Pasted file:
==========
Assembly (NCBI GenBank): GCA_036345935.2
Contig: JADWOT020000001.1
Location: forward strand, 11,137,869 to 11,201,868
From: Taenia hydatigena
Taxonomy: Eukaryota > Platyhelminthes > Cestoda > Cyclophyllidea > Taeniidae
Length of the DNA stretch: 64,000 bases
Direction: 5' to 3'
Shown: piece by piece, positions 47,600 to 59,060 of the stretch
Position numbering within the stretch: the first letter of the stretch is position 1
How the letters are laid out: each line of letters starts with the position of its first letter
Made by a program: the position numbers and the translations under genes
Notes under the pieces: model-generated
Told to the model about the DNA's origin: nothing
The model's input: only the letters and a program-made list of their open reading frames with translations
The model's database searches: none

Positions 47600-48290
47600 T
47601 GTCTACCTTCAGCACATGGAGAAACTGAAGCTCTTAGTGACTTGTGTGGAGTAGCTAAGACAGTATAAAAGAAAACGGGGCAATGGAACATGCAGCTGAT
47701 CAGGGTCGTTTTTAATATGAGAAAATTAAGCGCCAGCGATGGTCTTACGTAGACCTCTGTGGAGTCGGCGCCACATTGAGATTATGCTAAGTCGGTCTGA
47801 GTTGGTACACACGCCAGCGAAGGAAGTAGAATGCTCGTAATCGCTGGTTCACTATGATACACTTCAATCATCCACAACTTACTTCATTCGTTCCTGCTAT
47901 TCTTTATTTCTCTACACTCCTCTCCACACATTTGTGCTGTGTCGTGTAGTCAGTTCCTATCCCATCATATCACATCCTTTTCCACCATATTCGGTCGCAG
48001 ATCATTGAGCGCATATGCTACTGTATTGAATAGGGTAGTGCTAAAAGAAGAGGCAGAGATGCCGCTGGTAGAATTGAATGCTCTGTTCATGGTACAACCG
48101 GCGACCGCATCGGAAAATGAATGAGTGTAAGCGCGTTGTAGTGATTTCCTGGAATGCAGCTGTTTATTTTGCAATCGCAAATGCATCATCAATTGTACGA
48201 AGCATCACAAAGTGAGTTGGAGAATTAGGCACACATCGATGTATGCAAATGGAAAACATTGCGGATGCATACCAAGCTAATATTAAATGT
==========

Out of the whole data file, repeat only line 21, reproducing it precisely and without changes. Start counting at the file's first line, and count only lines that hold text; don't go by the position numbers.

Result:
47901 TCTTTATTTCTCTACACTCCTCTCCACACATTTGTGCTGTGTCGTGTAGTCAGTTCCTATCCCATCATATCACATCCTTTTCCACCATATTCGGTCGCAG